DUBLIN -- Today, smartphones are a rarity, but a pioneer in the market predicts they'll account for more than half of watch sales within a decade.
"I believe in 5 to 10 years the majority of all watches in the world will be smart or have smart capabilities," Eric Migicovsky, co-founder and CEO of smartwatch maker Pebble, said here at the Web Summit tech conference. Pebble offers models including theand the newer , each costing $250.
The Palo Alto, California-based company beat rivals like Apple, Samsung and LG Electronics to the market by years. But it now faces major competition not just in hardware but also in attracting third-party programmers to write apps that let people customize what smartwatches can do.
To fulfill Migicovsky's expectation, which would mean more than 600 million of the 1.2 billion watches sold annually would have a computer brain, smartwatches will have to grow beyond their current techie market. Not everyone wants a buzzing device on their wrist relaying the latest text message or calendar notification from their phone.
"We need to go beyond early adopters and address the rest of the world," said Peter-Frans Pauwels, co-founder of TomTom, a company that makes satellite-navigation technology and now offers a music-playing sport watch called the Spark. "We need to understand they're not willing to slap on all kinds of devices."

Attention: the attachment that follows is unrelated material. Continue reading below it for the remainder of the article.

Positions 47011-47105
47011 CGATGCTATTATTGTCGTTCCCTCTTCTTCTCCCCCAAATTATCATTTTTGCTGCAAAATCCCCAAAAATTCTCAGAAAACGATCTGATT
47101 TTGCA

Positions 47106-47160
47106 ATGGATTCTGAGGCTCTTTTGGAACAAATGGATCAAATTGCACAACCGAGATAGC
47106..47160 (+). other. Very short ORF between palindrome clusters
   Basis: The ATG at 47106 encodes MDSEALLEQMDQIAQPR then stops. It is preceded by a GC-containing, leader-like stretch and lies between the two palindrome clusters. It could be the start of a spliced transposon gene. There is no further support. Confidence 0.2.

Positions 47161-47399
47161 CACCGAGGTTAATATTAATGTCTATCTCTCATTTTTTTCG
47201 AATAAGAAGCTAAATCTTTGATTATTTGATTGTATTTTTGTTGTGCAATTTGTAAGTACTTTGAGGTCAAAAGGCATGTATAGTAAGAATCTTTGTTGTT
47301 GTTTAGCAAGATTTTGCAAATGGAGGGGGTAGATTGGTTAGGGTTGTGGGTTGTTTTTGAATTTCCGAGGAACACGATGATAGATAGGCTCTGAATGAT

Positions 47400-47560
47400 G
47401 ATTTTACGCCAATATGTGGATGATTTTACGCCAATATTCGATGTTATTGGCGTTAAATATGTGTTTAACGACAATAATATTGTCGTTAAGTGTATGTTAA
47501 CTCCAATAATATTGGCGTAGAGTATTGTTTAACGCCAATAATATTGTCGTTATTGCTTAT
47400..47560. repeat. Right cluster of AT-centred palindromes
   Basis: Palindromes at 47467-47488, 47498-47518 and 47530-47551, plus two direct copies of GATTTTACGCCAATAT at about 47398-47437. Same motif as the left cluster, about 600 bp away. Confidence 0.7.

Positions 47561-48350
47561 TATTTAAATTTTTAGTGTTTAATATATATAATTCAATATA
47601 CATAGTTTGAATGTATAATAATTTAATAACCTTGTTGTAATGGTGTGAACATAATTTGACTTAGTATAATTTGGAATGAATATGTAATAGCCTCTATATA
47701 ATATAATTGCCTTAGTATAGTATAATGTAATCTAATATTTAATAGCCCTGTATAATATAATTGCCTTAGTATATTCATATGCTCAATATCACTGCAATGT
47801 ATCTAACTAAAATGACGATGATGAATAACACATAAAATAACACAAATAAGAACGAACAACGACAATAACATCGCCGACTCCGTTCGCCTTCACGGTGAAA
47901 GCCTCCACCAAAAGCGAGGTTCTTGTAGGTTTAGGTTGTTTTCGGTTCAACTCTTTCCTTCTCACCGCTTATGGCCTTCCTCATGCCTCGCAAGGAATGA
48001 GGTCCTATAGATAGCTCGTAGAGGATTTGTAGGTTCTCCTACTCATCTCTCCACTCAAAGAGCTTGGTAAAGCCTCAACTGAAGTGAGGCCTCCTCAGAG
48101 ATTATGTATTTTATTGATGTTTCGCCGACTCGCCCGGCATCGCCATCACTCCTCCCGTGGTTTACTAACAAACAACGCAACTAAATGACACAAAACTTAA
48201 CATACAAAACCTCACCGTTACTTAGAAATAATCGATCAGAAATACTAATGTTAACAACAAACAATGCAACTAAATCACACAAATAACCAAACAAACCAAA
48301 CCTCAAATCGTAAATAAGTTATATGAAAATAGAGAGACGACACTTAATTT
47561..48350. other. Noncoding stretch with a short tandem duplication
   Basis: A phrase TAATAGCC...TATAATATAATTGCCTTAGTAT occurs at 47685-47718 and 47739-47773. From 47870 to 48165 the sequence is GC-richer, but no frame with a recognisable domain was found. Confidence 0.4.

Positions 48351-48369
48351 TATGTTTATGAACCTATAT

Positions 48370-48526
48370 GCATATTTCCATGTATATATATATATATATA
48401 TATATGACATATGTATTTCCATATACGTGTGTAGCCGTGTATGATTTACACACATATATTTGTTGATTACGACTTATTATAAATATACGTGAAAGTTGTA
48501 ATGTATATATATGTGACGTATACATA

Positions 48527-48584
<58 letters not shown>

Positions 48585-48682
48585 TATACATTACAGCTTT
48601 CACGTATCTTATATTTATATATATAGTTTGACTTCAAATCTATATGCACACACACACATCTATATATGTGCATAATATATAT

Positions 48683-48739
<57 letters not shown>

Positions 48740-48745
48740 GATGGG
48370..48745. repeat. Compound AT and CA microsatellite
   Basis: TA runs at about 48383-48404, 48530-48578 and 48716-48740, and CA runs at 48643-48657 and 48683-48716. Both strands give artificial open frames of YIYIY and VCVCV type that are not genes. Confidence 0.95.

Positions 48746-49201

Apple is a formidable engineering and marketing power that extended its even more formidable brand to the smartwatch market this year. Analysts reckon it'sin the third quarter. With more than a million Pebble smartwatches sold over its whole history, Migicovsky believes Pebble can compete.
"I'm living, breathing proof that it's possible," he said. "The rumors of Pebble's demise are dramatically overstated. In the last year, since Apple announced its watch, we've doubled the number of Pebbles out there in the world."
One part of that competition will involve helping developers write Pebble apps that are simple, fast and useful.
"We'll be focused on how a user can take an action on one particular thing," Migicovsky said. "Like when they walk home it unlocks the door, or when they leave the house, it makes sure the garage door is closed" with no need for them to fuss with the app for 15 or 30 seconds. "You'll see us working on that over the next couple months and rolling it out early next year."